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Racial-profiling allegations shared in Burlington to raise awareness of issue

As part of a national campaign to raise awareness, panelists in Burlington, Washington heard various examples of when people felt singled out or harassed for the way
they look.

By Sharon Pian Chan

BURLINGTON, Skagit County — Two days after a video was made public showing two Seattle police officers kicking a man, about 70 people gathered in Burlington to talk about their experiences with racial profiling.


A Latina woman who was born in the U.S. said she suffered a miscarriage when she was 18 while she was held for hours at the U.S.-Mexico border.


A former Microsoft corporate vice president who is Muslim said he has been harassed repeatedly when going through U.S. Immigration and Customs Enforcement at airports.


A Washington State University student who also is Muslim said he has been detained more than 50 times, each time for at least two hours,
coming back into the U.S.
after visiting his Canadian wife.


"Ninety-nine percent of the time, I was pulled in and held for 2 to 2 ½ hours to be processed, and I don't know why," said Alex Aravanetes, a U.S. citizen. "It just builds and builds and builds until it's the most frustrating
event you've ever had in your life because they have absolute power over
you."


The session was the first in a national "Face the Truth" campaign to highlight examples of racial profiling, where people felt singled out, harassed and even brutalized for the way they look.


Seattle nonprofit OneAmerica organized the Burlington event with Rights Working Group, a national coalition of community organizations. The next sessions will take place in Nashville, Detroit, Los Angeles, Richmond, Va., and Portland, Maine.


The Rights Working Group wants to use video from the sessions to urge Congress to pass an act to end racial profiling, and to review the 2003 federal guidance on racial profiling.


Pramila Jayapal, executive director of OneAmerica, said she was horrified by the video aired Thursday of a Seattle police officer kicking a man on the ground and using ethnically inflammatory
language April 17.


"I saw the [later] video of the officer's tearful apology, and I was not moved," she said. "Where was his tearful apology three weeks ago?"


The point of Saturday's event was to focus on the racial profiling not caught on camera.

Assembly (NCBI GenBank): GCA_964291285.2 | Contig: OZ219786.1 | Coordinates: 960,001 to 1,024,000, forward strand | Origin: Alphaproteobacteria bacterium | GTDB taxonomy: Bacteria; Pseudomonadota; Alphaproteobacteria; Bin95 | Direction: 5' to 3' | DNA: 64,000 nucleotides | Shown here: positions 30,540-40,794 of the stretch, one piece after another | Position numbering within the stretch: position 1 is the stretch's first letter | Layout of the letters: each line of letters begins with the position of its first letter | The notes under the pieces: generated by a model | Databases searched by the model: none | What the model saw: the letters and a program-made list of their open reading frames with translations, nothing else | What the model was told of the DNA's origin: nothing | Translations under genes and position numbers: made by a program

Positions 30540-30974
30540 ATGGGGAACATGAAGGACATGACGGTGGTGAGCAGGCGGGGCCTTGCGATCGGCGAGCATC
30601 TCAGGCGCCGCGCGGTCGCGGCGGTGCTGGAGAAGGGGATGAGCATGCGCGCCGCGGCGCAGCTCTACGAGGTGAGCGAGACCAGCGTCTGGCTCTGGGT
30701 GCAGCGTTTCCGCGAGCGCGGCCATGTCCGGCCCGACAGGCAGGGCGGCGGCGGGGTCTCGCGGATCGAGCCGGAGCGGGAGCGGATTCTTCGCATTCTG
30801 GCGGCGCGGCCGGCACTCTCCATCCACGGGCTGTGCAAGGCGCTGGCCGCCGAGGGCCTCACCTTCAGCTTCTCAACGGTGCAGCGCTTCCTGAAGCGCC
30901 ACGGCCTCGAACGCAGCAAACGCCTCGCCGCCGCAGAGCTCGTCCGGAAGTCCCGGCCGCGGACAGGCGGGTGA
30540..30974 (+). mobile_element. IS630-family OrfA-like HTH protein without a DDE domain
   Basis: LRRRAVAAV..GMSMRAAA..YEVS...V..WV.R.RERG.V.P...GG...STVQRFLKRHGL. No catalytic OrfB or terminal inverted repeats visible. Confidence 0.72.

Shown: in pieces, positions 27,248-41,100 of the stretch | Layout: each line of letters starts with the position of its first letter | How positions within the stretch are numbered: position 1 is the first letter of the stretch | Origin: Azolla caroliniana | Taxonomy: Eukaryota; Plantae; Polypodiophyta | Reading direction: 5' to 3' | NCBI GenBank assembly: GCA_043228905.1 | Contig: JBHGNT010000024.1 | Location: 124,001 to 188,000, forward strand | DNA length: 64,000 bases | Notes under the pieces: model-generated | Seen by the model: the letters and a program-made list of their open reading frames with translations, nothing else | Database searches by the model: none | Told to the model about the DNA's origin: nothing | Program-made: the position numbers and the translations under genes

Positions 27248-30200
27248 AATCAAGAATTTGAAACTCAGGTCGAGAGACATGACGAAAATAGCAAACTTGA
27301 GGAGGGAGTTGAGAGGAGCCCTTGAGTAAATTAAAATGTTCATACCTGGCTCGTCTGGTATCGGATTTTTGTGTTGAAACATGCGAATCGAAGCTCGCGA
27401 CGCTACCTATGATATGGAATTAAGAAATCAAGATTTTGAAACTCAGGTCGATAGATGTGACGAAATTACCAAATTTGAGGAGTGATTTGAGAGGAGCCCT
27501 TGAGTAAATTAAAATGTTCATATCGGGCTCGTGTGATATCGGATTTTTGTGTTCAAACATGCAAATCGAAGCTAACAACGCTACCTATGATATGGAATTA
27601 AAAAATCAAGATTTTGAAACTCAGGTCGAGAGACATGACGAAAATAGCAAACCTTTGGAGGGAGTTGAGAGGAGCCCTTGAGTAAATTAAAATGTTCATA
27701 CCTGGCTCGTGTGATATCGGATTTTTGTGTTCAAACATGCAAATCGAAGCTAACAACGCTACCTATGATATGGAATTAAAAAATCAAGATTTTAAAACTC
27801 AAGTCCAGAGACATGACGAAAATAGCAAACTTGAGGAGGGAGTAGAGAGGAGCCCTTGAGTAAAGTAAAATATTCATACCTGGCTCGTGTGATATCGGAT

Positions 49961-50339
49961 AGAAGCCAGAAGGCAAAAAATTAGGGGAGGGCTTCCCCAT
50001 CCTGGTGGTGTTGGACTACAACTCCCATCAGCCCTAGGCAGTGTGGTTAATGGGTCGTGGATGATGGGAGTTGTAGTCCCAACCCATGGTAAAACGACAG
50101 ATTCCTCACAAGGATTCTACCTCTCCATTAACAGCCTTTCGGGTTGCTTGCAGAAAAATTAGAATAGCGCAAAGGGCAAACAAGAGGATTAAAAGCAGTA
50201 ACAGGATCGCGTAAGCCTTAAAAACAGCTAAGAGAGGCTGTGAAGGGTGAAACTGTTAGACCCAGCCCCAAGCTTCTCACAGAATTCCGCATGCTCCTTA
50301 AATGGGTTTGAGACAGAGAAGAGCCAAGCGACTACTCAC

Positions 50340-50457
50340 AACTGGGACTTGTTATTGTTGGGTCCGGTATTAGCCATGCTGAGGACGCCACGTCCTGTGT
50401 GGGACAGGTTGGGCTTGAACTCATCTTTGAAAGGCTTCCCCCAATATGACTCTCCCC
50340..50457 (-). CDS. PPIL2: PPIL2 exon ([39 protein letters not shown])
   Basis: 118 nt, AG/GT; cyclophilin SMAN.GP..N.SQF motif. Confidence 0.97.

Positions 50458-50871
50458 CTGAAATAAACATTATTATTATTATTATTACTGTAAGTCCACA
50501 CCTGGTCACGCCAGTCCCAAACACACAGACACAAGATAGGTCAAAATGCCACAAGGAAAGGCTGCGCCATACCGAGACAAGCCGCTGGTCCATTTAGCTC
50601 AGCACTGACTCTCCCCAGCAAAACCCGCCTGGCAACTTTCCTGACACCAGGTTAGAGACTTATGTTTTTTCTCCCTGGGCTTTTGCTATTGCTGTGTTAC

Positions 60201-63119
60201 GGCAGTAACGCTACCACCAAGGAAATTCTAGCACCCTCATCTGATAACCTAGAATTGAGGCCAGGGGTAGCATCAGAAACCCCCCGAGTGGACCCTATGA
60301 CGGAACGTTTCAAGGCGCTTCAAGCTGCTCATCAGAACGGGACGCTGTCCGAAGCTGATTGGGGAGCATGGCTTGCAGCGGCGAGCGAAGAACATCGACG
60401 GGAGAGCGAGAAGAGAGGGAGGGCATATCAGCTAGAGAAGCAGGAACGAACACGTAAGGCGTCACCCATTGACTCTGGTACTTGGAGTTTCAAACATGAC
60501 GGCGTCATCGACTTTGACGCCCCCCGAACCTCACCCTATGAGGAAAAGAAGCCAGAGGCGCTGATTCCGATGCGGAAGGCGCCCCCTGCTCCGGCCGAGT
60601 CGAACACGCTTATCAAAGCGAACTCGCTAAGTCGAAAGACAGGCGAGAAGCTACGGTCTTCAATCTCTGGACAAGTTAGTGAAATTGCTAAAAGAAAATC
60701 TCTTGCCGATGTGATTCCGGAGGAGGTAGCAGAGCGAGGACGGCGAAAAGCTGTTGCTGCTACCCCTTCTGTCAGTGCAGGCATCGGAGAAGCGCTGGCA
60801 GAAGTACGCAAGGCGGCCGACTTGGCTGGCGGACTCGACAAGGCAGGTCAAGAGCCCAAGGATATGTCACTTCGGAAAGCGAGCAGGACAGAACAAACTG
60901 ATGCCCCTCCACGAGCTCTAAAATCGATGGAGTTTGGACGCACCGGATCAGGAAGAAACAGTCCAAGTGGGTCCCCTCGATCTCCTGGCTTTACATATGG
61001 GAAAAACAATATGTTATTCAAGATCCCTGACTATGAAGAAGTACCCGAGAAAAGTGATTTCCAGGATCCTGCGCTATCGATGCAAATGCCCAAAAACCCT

"We might want to focus on single cases, but the fact is that racial profiling happens all the time, and we wanted to shine a light on it," Jayapal said. The panel of listeners included Jayapal; King County Superior
Court Judge Steven Gonzalez; Farhana Khera, executive director of Muslim
Advocates; Karen Narasaki, executive director of the Asian-American
Justice Center
in Washington, D.C.; and Mazen Basrawi, who works in the
civil-rights division of the U.S. Department of Justice.


Manuela Zepeda Vivanco said she miscarried while being held in detention at the U.S.-Mexico border in 1967. At the time, she was trying to return to the U.S., where she had been born 18 years earlier.


Twenty years later, she said she was living in Mount Vernon, Skagit County, when a Washington
State Patrol trooper pulled over a car in which she, her husband and another
family were riding and detained them for several hours, refusing to let anyone
use the bathroom.


Vivanco said through an interpreter that she would have to think twice before calling law enforcement if she needed help.


"I'm afraid. I'm really afraid to this day," Vivanco said. "If I see police, I just want to get out of the way because I know they're going to stop me."


Jawad Khaki, president of the Ithna-asheri Muslim Association of the Northwest, spoke of being harassed and stalked every time he entered and left the country.


A former corporate vice president at Microsoft and now a chief technology officer at a Bellevue software company, Khaki said he was harassed and stopped every time he returned to the U.S. between
2007 and 2009.


He has pursued complaints through multiple federal agencies. The last time he talked to a supervisor at the U.S. Border Patrol, he said, the man told him he should stop traveling.


"I would not in my wildest imagination think that a U.S. officer would suggest to a freedom-loving citizen to curtail his travel," Khaki said. "What we are seeing in this country is not right."


Sharon Pian Chan: 206-464-2958 or schan@seattletimes.com

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